You can see a fulll list of the available tutorials to the right. Enjoy! And if you have any questions feel free to ask.

Entries in Tutorials (9)


How to make water bases for miniatures

Note: You can purchase these bases at the following link.!/Shoreline-Bases/c/23175038/offset=0&sort=normal

I have had quite a few questions on how to make the bases for the Guild Ball Fishermen crew I painted. Luckily I took some pictures as I was doing them. Hopefully they are enough to make a decent tutorial out of. At the time I was not thinking of taking pictures at specific stages for a tutorial.

Starting off you need to "hollow" out some bases. To cut the top centers out of the bases I would recommend doing this;

1. Drill a lot of holes around the inside lip of the base.
2. Use clippers to finish cutting out the middle right. Be careful not to snap the outside ring that is left. It will be more fragile now.
3. Use a dremmel or sand paper to smooth out the inside of the ring. Don't be surprised if you snap one or two as you are figuring it out. 

Next you need to cut circles out of plexi card that will then be glued onto the bottom of the ring. I used plastic glue to attach them as they are similar types of plastic.

Once the glue is dried I used a dremmel then snadpaper to clean up the plexicard disk to match up with the black ring. 

Here is a picture of the bases made before I started painting.

Using cork, putty and textured acrylic gell I added the rocks and the sand to the bases for the models to stand on.

 Next up I scuplted the water underbase on the mini. This will give you some water texture to build up over. Or if you wanted to you can just paint with color your water texture look.

Next prime and paint your model.

The water was done with a base color, then a green wash, then highlight back with the base blue green color and progressivly mixing in a creamy white.

Now comes the part with the waves/water.

To make the skeleton on the water I used woodlan scenics water effects.

I spread out the past in flat shapes that I would want the waves for the different bases. You can always trim down the the waves to fitthe hight and base shape you want.

This wave below I mixed in some glass beads for a little volume and some bubble shapes.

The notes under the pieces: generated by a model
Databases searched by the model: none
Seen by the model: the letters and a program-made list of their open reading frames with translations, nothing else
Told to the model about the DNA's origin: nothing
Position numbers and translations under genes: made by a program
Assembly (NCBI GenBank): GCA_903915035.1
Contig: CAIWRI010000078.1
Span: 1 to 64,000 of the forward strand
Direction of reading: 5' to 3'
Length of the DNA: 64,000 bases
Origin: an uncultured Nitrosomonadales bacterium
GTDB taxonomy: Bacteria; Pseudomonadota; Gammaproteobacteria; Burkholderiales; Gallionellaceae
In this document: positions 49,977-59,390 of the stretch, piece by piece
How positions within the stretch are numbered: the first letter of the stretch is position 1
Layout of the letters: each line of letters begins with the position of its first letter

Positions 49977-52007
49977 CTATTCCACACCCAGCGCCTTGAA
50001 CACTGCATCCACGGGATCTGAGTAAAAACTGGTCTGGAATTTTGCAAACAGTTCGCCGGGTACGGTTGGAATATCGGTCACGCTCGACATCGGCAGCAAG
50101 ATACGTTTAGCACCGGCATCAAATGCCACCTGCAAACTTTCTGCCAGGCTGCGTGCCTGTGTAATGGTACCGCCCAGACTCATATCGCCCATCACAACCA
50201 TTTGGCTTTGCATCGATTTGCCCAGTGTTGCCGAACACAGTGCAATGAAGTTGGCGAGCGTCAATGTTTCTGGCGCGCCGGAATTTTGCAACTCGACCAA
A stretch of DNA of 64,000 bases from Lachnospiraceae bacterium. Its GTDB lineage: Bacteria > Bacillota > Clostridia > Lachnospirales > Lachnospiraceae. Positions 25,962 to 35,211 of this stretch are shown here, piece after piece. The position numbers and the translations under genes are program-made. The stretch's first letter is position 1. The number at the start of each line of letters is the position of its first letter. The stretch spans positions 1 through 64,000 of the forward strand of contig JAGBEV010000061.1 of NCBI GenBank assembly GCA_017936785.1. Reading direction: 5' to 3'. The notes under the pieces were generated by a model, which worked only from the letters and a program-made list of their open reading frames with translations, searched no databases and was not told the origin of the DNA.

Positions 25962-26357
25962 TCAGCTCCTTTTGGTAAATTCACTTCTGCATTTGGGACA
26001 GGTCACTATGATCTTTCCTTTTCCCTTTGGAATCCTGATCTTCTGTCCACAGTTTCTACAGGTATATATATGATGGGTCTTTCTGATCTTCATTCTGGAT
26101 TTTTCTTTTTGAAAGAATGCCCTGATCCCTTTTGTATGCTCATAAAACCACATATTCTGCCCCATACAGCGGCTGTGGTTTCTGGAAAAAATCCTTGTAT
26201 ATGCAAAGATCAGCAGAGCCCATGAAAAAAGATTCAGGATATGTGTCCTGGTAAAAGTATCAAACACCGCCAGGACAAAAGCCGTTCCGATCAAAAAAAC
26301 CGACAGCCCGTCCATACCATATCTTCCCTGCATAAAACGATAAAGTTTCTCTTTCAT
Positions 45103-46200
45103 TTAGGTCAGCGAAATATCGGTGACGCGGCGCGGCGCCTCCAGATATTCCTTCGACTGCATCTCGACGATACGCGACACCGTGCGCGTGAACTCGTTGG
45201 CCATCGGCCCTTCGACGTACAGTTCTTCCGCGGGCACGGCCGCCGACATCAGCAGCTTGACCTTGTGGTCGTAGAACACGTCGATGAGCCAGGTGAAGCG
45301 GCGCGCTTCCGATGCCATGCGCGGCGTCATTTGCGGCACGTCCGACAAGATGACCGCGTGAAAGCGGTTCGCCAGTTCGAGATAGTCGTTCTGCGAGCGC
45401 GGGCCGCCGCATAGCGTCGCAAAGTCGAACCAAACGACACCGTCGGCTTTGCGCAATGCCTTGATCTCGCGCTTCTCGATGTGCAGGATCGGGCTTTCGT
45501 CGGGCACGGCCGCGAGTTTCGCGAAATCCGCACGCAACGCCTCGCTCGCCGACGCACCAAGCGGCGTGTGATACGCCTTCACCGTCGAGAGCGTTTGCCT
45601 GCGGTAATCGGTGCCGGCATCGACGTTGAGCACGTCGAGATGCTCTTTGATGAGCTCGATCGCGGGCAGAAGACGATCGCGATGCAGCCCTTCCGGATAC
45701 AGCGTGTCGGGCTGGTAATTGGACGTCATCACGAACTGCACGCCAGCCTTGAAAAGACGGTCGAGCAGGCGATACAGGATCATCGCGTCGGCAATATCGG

Pic of the waves drying on the tin foil.

Once these are all cured, about a day or two depending on your humidity. Peel them off and we are going to turn them into waves.

Using Vallejo water texture you mount the wave to the base. Use it like a glue. once it dries (another day or two) it will be nice a sturdy.

Along with attaching your wave, use the Vallejo water texture to make the waves on your base and fill in the water areas as desired. You can also use the water texture to bulk out your waves and add more texture.

Here is another water base. This time the model is sweeping his foot through the water leaving a trail behind.

With this model I wanted the wave to curve over at the top. The woodland scenics water wave will be pretty flexible. So once it is attached and cured with the Vallejo gell we are going to bend it over.

Now that it is dried and stuck to the base I put a bunch of the Vallejo gell around the top of the wave, folded it over into a wave shape, then taped it off to give it enough time to dry. Once the gel dries it will keep its' wave shape. Once that is all dry you can use the Vallejo gell to keep building out the wave to how you like it. Also as you are building up the wave you can use white and cream colors to add "froth" coloring to your waves and the water on the base.

And a few more of the finish models. You can also the see the Guild Ball Fishermen gallery here.

At some point I am probably going to make resin bases like this (sans water) and I will post up once they are ready.


Making snow and icicles for miniatures

Looking around at the different tutorials out there for snow I was not able to find one that gave me the volumetric look I wanted, staying nice and white all while being super tough for models that will be on the table top to be played with.

After some experimentation this is what I came up with. It is not the best looking snow effect out there, but as they get more powdery/fluffy they seam to break down easier. 

Making icicles always looked so involved too. So here is a pretty simple way to make them in a few steps.

Materials you will need: (Pictures after list)

1. Baking soda (from your local market baking section)
2. Woodland scenics water effects
3. Vallejo Water Texture
4. Woodland Scenics Snow
5. Acrlic Matte Varnish (airbrushable)
6. Clear fishing line. I used 30lb test. 
7. Airbrush 

First up is how to make Icicles. This is pretty easy.

Take some fishing line and cut a small piece off. Have a little pool of gel super glue off to the sise, I pinched the fishing line between some twezers and dip one end into it and then attach it to the model.

Once that has dried, grab the bottle of water effects. This has a squeeze bottle which i just took off to open the bottle and scooped some of the paste out. Using a toothpick spread the water effects out on the finish line to make icicle looking shapes.